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My doctor has phoned me twice to do a question and answer thing what happens now?

(9 Posts)
Fernie3 Wed 08-Jun-11 22:40:52

I went to the doctor about a month ago because I was feeling unwell. It turn suit to be side effects if medication that I was on which has now been changed, however while I was there he asked me to fill in two question and answer sheets which apparently showed I have anxiety problems (which I knew) and depression although I don't feel depressed...
He has phoned me twice since then to do it again and wants me to see a counsellor. I know I am very anxious I have anxiety attacks etc but the symptoms I went with were not related to this as it turns out so I'm not sure whether I should just ask him to leave it?
To be honest it has been a hard 18 months so much has happened and so I am not sure if a counsellor will really help as really what can they do also I find it hard talking to people it's bad enough posting on here let alone in real life. I also know that they are busy etc so feels a bit of a waste if I'm not really that sure it will help.

Having said that the doctor seemed concerned and I am feeling a bit shaken I thought I was coping really well with things and not being too outwardly stressed so it was a shock that the phone call today left me feeling quite uneasy.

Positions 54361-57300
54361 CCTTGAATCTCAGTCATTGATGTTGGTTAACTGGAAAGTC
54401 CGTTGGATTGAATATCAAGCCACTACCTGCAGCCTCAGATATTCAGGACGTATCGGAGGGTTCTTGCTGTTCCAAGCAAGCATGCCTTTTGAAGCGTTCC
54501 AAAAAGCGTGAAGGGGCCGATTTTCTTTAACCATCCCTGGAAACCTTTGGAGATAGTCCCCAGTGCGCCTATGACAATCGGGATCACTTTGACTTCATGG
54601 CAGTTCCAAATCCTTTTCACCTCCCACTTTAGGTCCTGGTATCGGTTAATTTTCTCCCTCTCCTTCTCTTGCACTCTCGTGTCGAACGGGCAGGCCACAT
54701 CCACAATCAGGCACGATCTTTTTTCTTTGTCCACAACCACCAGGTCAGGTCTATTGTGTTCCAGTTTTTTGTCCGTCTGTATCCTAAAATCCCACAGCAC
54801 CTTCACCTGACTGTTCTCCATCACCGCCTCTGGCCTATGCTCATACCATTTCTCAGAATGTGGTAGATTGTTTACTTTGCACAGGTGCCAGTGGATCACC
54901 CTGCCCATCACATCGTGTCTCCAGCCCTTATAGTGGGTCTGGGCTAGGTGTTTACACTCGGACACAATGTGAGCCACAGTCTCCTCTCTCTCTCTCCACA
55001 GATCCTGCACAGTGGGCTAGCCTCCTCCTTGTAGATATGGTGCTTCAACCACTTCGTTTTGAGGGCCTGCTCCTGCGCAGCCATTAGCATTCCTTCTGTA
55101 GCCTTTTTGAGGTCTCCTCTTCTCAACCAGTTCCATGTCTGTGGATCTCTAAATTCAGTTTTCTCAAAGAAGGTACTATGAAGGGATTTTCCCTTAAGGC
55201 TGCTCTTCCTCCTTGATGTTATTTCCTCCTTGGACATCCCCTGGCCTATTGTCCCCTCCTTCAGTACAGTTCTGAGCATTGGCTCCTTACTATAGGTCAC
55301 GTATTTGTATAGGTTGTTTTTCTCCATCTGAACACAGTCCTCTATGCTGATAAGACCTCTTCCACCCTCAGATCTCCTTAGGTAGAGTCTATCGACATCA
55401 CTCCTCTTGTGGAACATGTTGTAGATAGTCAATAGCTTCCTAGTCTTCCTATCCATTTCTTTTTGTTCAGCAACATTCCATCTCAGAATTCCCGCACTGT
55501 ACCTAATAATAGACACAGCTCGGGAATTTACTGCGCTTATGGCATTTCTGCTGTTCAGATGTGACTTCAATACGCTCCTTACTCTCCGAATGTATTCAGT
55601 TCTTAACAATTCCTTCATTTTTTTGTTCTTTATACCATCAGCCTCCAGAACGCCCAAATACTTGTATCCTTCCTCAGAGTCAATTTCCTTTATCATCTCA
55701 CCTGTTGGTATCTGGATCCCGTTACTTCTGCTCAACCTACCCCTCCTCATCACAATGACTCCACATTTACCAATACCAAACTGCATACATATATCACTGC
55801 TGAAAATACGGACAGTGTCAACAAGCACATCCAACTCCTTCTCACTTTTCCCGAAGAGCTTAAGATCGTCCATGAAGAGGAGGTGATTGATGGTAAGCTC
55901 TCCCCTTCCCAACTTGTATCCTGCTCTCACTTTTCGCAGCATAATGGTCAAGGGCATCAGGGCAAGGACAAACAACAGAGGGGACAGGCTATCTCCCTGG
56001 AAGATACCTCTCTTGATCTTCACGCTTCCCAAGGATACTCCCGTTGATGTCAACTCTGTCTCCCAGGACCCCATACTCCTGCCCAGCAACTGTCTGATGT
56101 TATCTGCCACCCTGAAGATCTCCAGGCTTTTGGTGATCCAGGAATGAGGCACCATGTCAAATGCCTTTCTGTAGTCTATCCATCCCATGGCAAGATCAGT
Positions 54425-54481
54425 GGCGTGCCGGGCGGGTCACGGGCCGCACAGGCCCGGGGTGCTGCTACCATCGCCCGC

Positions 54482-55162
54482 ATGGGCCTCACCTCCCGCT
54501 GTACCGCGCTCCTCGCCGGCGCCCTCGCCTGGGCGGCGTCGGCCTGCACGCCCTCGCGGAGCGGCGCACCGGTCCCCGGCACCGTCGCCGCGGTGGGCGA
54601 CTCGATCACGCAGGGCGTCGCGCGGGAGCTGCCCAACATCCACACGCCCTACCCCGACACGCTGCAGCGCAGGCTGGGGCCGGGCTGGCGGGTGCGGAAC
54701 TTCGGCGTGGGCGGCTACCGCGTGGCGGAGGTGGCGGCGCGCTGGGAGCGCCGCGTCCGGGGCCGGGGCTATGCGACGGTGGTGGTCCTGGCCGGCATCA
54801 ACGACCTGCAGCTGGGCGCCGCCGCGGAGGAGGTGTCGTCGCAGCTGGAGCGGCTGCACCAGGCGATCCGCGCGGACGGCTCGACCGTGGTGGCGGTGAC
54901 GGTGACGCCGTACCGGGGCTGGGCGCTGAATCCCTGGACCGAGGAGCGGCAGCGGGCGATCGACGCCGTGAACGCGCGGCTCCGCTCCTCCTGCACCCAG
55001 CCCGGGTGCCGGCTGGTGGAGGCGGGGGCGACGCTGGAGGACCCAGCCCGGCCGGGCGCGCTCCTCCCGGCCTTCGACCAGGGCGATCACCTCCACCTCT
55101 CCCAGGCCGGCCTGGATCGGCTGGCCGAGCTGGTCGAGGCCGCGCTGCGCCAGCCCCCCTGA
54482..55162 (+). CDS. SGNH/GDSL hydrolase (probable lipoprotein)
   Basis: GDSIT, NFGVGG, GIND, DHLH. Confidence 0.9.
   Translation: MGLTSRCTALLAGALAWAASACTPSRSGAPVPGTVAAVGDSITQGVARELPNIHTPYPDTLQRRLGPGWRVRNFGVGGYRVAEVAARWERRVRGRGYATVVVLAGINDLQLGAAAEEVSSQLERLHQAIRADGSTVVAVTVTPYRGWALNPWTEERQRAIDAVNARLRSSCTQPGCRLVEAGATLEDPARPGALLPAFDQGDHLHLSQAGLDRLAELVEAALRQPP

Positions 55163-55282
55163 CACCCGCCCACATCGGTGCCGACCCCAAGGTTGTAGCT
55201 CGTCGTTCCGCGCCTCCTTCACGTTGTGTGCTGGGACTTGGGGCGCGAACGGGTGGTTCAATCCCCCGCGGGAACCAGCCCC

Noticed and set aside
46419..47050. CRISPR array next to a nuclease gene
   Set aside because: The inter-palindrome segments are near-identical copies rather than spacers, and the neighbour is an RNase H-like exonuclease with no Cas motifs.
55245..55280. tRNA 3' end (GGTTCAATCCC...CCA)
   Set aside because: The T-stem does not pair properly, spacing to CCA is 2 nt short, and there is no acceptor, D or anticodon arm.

Any experiences of this would be much appreciated!smile

lottieloulou Thu 09-Jun-11 06:59:25

Message withdrawn at poster's request.

Besom Thu 09-Jun-11 07:12:12

I had counselling for PND and I found it to be brilliant for me, and helped me develop some coping strategies. There are different types of counselling and how useful it is will probably depend on the individual counsellor. But don't write it off.

I was the same as you at first in thinking that there were surely other people who deserved the counselling more than me and I phoned them to try to cancel it - but they persuaded me not to. Also the first couple of times it may not be apparent what the 'point' is but it became very clear to me by the end how much it had helped me. So if you do go, go with an open mind.

Fernie3 Thu 09-Jun-11 17:20:17

Lottieloulou - I have been surprised that he has called he normally seems very unconcerned about pretty much everything that has been one of the things that has caught me off guard actually. I have filled a questionnaire like this in before but lied as it was the hv sitting watching me do it along with MIL who was visiting - years ago now. I answered truthfully this time although the questions which i suppose would raise more concern I didnt answer yes to ( I dont feel in anyway suicidal or out of control example). I am trying to be open with the GP as it would be nice to not be a nervous wreck on a daily basis!

Besom - I think he said ot was CBT counselling ? I do think that there are probably other people in a worse state, in fact I have been much worse than I am now myself ( spent month hiding in the house afraid to go anywhere a fe years ago ) but obviously I didn't tell my doctor so they don't know that!

I am worried that the doctor thinks I'm insane now though as my sisters fiancée went with anxiety a year or so ago and ended up o a waiting list for months whereas the doctor told me on the phone I should be seeing someone in weeks, I have been paranoid that he thinks I am too crazy to wait now ( maybe worrying about this is actually me being crazy though!)

NanaNina Thu 09-Jun-11 17:53:22